Perhaps there is no better place to soak in the re-release of Taylor Swift’s 1989 (available on October 27) than in the apartment where she shot much of the original album’s promotional material. And for one dedicated Swiftie, that might actually be possible: The Manhattan duplex where the singer took numerous polaroid photos—which helped define the visual aesthetic for her first major pop record—recently hit the market for $3.7 million.
When it was originally released in 2014, each physical copy of the three-time Grammy Award–winning album came with 13 random film photos of the singer (there were 65 in total). The out-of-focus, sepia-tinted images complemented the album’s cover, which showed another polaroid of Swift wearing a seagull-printed sweatshirt and her signature bold red lip. Aesthetically, they played to themes expressed on the record: city living, young adulthood, and nostalgia. As such, they were shot all around the Big Apple—a place that Swift welcomes listeners to on the first track of the album. Some were taken on the ferry, others in a recording studio, and some at 874 Broadway.
At the time, the apartment was the home of Tannaz Hazemi, a film director who worked on the photoshoot. It’s currently being sold by Sarah Johnson (daughter of billionaire businessman Charles B. Johnson), who bought the Swift-graced third-floor unit as well as another unit on the fourth floor, and combined them into one home filled with light.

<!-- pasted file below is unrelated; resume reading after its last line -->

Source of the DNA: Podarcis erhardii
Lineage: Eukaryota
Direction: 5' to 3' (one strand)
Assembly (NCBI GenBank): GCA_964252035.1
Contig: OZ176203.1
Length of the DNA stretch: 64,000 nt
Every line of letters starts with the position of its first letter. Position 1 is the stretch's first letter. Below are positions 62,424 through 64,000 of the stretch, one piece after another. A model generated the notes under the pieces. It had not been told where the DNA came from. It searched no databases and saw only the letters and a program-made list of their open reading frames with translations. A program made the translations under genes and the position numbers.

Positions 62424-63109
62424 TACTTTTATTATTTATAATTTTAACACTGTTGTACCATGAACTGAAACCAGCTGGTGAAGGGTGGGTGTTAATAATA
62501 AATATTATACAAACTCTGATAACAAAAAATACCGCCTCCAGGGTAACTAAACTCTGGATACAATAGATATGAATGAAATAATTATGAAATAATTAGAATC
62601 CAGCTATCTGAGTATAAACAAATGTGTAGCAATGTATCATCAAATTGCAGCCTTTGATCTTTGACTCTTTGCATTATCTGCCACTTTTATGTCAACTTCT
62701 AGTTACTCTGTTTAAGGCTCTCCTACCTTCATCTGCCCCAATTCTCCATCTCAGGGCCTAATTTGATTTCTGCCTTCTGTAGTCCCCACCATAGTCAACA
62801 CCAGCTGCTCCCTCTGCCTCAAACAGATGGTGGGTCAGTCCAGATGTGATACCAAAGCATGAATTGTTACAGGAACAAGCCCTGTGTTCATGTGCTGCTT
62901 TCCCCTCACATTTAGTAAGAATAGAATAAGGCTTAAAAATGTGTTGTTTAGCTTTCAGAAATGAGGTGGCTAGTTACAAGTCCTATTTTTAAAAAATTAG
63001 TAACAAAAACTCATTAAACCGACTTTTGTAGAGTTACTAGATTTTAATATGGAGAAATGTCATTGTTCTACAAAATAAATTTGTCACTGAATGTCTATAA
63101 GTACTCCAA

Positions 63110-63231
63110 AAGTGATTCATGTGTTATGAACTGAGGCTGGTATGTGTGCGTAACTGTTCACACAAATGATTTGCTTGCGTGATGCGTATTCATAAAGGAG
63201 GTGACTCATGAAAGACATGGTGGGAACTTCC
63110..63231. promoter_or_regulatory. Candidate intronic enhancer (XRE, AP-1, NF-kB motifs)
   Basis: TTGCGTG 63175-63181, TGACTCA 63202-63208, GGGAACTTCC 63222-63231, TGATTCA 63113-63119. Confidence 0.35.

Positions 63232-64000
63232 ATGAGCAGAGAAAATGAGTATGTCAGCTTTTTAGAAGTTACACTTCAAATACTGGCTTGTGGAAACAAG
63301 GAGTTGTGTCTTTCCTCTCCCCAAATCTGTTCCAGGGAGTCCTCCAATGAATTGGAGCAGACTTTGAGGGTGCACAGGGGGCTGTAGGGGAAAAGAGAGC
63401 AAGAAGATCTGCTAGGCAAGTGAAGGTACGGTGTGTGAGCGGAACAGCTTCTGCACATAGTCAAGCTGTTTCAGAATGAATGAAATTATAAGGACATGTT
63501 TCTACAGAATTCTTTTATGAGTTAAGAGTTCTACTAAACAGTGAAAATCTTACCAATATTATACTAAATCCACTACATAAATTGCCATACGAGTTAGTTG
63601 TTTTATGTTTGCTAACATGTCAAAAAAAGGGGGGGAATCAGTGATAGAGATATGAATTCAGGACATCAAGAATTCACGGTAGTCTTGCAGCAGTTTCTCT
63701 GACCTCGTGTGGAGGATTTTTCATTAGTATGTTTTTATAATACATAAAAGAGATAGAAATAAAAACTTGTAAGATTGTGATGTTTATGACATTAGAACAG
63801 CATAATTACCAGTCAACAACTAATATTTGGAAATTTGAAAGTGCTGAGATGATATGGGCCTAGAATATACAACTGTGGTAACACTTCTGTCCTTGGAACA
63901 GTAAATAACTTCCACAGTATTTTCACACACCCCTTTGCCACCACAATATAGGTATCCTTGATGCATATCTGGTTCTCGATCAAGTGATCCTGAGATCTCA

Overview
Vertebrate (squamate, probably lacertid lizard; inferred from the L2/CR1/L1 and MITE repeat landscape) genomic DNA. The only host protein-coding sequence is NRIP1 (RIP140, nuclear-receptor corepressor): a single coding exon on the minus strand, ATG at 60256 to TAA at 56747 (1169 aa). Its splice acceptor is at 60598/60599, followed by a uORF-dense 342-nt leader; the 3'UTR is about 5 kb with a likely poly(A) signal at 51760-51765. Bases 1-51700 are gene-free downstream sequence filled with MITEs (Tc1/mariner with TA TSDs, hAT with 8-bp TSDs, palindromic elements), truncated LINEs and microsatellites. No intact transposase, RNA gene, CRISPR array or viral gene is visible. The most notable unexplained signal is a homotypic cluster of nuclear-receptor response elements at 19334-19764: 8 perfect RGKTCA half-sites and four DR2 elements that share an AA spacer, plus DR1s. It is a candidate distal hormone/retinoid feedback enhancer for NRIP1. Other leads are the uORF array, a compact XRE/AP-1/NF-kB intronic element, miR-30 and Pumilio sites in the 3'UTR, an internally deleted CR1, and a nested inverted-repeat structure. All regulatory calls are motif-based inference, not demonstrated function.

Many of the features that can be seen in the 1989 photos are still preserved to this day. The unit’s dark wood trim encircling both the south-facing and the west-facing windows is visible in one photo of the “Blank Space” singer perched delicately on the back of a scalloped sofa. The most obvious connector, however, are the lyrics “If you leave me, I’m coming with you,” written on the inside of the unit’s door and seen in an image of Swift sitting cross-legged on the floor. In 2019, Alternative Press was still trying to deduce whether it was in fact Swift who had written the lyrics, which come from the song “Buffalo 666” by Every Time I Die, or whether it was simply a coincidence of the location. No matter the case, the iconic scribbling is still there.
However, many of the more grungy, industrial elements of the unit—such as the distressed walls and exposed brick—have since disappeared. According to Zillow records, the third-floor unit was last sold in 2014 (presumably to Johnson) for $2.6 million. While the old-school loft aesthetic remains intact, comparison between both iterations of the listing photos show a more rustic take on the style now compared to when Swift visited.